5 Battiest Directors for The Batman

With Ben Affleck officially announcing that he cannot handle the cape and the director’s chair at once, the hunt is on for a new helmer, and we have 5 excellent, and yes, bat-shit-crazy ideas.

1. Matthew Vaughn
Unless Chris Nolan wants to come back to the franchise, the British director Matthew Vaughn is most likely the best choice on the planet. He’s done great drama with Layer Cake, awesome action sequences with Kingsman, and he has a solid comic book track record with 3 amazing adaptations to his name. Also, he could be available just as soon as he finishes Kingsman: The Golden Circle which is about to hit cinemas in October.

But, since we are making a list, here are a few other choice alternatives.

2. Chan-wook Park
The Korean director is famous for his dark revenge thriller Oldboy and its amazing hammer fight in which the protagonist gets to punch out some 25 guys in a dimly-lit corridor. South Korean cinema is home to some of the most visually impressive and thematically twisted films of the past decade or so, and Park is one of its most prominent figures. Although he seems to prefer making dark thrillers, he has experience in several genres, including sci-fi, horror and romantic comedy. He has also made a stunning American debut with the dysfunctional family drama Stoker, proving that the language barrier is not an issue.

Should Park be unavailable, there is a slew of other accomplished Korean directors which The Batman’s producers should consider, including Jun-ho Bong who made The Host and Snowpiercer, and the acclaimed animation director Sang-ho Yeon who made an impressive live-action debut last year with Train to Busan.

3. Stephen Chow
The Bruce Lee fanboy who grew up to become an even bigger onscreen martial artist than his hero is a Chinese powerhouse. He writes, directs and stars in his films, and has been known to write music for them and choreograph the action sequences. He rose to prominence in the early aughts with Shaolin Soccer and Kung Fu Hustle which were massive hits in China and arthouse sensations across the globe.

He already attempted a Hollywood career with The Green Hornet which he was set to co-write, co-star and direct, but then left due to creative differences with the film’s star and producer Seth Rogen.

It’s a fair guess that they have different work ethics.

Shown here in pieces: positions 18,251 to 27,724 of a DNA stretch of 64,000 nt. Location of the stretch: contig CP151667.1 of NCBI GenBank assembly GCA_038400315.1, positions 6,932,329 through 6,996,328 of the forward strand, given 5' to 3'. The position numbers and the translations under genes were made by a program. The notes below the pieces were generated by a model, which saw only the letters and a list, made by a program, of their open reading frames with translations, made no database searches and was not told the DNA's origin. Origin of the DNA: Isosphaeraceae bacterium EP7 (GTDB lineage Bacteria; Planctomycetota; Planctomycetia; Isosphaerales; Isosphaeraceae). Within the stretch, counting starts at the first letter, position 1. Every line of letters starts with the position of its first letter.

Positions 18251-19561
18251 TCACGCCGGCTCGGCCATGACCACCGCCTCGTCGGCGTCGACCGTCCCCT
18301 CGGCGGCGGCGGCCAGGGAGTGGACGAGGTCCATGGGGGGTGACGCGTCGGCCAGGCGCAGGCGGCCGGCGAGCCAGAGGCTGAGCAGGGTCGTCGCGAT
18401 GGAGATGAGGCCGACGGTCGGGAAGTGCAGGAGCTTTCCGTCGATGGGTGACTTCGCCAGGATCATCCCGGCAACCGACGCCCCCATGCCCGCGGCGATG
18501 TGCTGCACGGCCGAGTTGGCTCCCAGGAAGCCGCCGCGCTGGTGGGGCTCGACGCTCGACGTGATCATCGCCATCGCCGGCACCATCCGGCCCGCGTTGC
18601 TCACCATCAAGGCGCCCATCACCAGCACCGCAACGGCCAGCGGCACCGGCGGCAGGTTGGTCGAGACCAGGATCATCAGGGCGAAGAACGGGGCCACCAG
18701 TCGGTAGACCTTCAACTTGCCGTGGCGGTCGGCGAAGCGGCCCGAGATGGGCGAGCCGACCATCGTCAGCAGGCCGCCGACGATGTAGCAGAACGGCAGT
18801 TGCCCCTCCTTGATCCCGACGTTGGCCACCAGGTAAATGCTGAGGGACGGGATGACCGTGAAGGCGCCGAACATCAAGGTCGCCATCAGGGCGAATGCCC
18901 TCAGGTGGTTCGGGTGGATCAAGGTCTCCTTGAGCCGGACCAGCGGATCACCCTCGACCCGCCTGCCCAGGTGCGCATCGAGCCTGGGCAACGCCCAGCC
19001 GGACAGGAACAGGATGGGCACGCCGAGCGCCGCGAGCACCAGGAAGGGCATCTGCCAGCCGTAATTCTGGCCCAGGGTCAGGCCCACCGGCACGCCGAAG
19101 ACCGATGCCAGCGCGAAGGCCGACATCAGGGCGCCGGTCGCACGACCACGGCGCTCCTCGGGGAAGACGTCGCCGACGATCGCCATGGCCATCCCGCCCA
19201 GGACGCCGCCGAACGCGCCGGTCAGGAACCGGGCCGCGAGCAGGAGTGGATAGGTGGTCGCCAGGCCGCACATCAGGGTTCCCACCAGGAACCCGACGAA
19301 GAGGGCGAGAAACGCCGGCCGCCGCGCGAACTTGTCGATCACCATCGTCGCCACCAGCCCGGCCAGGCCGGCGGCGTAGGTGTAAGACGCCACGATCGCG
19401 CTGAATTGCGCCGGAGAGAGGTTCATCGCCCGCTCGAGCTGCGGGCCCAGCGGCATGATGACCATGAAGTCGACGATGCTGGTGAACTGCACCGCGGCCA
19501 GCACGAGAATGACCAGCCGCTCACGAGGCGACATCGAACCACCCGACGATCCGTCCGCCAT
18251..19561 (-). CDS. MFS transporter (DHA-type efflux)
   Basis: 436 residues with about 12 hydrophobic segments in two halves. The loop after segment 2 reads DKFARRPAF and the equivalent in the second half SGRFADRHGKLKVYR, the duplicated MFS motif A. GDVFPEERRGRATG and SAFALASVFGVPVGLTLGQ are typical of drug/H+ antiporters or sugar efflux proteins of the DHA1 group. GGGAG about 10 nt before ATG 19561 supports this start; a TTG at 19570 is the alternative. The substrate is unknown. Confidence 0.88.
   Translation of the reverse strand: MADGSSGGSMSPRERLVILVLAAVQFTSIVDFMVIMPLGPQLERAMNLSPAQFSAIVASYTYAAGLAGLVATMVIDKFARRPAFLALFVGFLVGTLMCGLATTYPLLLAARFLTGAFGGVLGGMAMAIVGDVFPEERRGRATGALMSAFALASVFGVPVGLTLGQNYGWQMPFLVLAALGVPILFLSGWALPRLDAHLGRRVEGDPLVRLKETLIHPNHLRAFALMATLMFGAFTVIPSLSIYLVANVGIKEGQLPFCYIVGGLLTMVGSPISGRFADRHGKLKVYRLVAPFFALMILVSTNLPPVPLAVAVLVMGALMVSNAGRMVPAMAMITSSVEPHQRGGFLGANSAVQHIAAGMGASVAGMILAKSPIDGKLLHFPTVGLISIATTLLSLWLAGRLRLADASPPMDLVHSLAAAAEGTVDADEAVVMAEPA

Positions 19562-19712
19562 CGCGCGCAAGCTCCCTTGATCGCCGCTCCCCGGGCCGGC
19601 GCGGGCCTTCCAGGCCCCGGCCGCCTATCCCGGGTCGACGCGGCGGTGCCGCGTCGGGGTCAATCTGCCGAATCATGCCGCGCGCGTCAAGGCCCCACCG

Besides jaw-dropping action Chow has something more he can bring to The Batman: heart and laughter. In spite of all the fights and the spectacle Chow’s films are first and foremost comedies about a guy making a difference, with the help of his friends. And, well, Batman could use a bit of that.

4. Susanne Bier
Unless she has already signed on for the next James Bond film, Susanne Bier could be the one to bring class and sensibility to The Batman. The Night Manager is proof that she can do drama and action and the 3 Golden Globes the series received show that she can get a lot out of her actors. As Batman is the world’s greatest detective, making the film more like a proper spy thriller could really set it apart in an overcrowded genre.

Like most Scandinavian directors Bier has a ton of experience in drama, but she has also proven her merit in romance, comedy and war films. Plus, out of the whole list, she is the only one with an Academy Award, as her film In a Better World took the foreign language Oscar for 2010.

Should Susanne Bier not be available, there are a few other female directors who would be great for the job, starting with Lexi Alexander who has done the last Punisher film and an impressive Supergirl episode, Karyn Kusama of Aeon Flux and The Invitation fame or why not go all out and just get Kathryn Bigelow, as she appears to have an opening in her schedule following the August release of her latest drama. Certainly, the director of Point Break, Strange Days and The Hurt Locker could bring some fresh action and a strong political message to The Batman.

5. Jim Jarmusch
Definitely the most bat-shit crazy entry on this list, but if Warners’ wants to go for the obvious choice, they should just pick Vaughn and be done with it. Jarmusch may be currently celebrated for his laidback poetic film Paterson, but in the past he has made films with impressive action scenes and plenty of intrigue. Take his samurai meets mafia film Ghost Dog from 1999 in which he gets Forrest Whittaker to bust some awesome martial arts moves.
Then there is Roberto Benigni’s crazy driving in Night on Earth and the insane, albeit slow western gunfights of Dead Man.

True, Jarmusch’s Batman would be a strange beast, and one moving at a noticeably slower pace than what action film fans expect from the Dark Knight, but it would out-weird both, Tim Burton’s and Joel Schumacher’s versions and finally prove the Joker’s saying that Whatever doesn’t kill you, simply makes you … stranger. And Batfleck quitting the director’s chair is not something that can kill The Batman.

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